Opposition wants Gov't's assurances on debt-reduction strategy
Opposition Spokesman on Finance Dr Peter Phillips yesterday called for Finance Minister Audley Shaw to come clean on Jamaica's debt-reduction programme under the International Monetary Fund (IMF) agreement.
Phillips said, during a post-Budget Debate press conference, that the People's National Party (PNP) was not opposed to necessary adjustments to the programme but urged the Government to outline its intentions.
"What we need to know is that the Government is going to be emphatic in pursuing a debt-reduction strategy," said Phillips during the press conference at the PNP's Old Hope Road, St Andrew, headquarters.
He said such a course was the only way of ensuring, for the medium and long term, sustainability of Jamaica's quality of life for all its people.
"We recognise that our original targets were based on some assumptions on the rates of inflation and growth in the economy and assumptions regarding the capacity of the country to meet these targets," said Phillips.
The former finance minister insisted that as a country, Jamaica has been caught in a debt trap for two to three decades.
"We need to feel that the Government is not simply relaxing its efforts in this regard," he said.
Phillips argued that it had been projected that the country would have achieved a debt-reduction target of 120 per cent debt-to-GDP ratio by the end of the current fiscal year.
But according to the opposition spokesman, the sounding from the Holness administration suggests that this will not be realised.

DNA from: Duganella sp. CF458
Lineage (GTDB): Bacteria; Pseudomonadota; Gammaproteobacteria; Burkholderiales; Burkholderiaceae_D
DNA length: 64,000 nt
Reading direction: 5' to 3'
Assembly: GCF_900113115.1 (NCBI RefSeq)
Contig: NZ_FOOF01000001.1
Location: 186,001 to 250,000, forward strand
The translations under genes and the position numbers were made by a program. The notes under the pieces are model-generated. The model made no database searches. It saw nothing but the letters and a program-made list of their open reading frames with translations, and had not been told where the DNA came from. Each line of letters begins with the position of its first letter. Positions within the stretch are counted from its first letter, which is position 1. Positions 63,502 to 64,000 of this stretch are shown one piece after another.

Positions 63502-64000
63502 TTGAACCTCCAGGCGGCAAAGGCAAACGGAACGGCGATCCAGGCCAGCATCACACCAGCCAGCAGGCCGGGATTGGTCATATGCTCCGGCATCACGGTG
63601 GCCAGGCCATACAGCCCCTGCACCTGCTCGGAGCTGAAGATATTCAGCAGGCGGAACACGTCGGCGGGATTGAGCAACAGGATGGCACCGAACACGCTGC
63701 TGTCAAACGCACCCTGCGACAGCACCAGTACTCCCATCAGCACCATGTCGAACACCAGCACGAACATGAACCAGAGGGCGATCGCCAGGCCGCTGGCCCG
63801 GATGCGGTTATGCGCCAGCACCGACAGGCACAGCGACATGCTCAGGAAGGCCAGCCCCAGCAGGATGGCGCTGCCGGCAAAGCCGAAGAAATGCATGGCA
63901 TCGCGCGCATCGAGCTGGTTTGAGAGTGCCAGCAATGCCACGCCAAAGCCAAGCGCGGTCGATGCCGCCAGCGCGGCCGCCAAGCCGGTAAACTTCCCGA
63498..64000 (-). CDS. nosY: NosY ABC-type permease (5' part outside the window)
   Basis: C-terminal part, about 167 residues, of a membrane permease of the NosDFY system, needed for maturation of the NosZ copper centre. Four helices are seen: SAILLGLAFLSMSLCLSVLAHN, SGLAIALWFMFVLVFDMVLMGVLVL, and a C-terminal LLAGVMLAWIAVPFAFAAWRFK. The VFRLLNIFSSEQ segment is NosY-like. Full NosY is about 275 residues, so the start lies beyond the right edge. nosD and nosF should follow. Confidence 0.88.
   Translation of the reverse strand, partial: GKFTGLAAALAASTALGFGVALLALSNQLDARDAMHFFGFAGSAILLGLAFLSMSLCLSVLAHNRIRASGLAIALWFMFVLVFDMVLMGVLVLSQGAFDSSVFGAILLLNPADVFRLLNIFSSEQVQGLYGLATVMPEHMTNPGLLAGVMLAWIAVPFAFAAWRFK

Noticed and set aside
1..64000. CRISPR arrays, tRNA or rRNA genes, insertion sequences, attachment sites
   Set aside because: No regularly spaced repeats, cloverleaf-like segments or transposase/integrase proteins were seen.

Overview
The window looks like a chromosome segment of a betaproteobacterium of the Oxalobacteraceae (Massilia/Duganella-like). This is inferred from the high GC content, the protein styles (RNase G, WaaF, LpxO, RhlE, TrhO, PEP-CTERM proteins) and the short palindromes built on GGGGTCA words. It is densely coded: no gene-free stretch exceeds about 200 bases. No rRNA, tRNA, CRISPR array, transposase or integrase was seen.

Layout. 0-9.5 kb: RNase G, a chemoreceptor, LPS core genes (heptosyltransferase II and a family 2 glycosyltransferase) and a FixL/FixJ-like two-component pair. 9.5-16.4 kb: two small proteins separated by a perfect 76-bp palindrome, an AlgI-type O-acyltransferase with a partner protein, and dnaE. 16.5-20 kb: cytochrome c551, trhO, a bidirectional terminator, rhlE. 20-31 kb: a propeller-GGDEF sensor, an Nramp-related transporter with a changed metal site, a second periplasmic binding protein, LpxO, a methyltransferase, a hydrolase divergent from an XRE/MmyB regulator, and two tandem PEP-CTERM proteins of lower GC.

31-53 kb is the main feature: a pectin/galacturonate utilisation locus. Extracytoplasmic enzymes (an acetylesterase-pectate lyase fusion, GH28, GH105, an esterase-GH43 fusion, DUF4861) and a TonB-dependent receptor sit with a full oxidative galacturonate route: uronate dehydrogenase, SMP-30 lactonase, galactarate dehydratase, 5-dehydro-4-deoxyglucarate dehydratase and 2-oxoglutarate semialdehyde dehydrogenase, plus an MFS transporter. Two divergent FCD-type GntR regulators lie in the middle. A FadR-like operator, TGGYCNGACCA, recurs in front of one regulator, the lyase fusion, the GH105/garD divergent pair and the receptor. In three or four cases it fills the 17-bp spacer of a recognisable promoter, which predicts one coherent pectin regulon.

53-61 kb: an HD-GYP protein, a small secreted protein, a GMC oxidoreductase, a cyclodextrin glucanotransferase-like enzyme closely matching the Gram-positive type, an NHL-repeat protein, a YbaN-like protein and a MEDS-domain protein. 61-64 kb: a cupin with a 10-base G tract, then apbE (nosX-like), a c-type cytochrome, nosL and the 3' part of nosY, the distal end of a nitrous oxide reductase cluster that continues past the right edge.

"The Government, in its fiscal policy paper, has basically said that we will not reach that."
He said the information supplied by the Government suggested that the debt would remain constant this year.
Phillips said as well that the Government data suggest that the deficit is increasing, and over the course of the next three to four years, there will be a slippage of about eight per cent debt-to-GDP on the debt-reduction target.
"There may be reasons for it, but the minister of finance has said nothing about it in his presentation, and so we are left to feel that this may be just an attempt to ignore these hard realities," said Phillips.
He added: "We need to have a better statement of purpose from the Government in this regard."
With the National Housing Trust's $11.5 billion per year programme to cut the debt scheduled to end this year, Phillips was asked whether the Opposition was averse to the new Government pursuing a course similar to the one that he had pursued four years ago.
"As far as how they intend to finance their Budget next year, we are open to discussions, but they must be discussions that are not born of simple political expediency on the part of the Government," he said.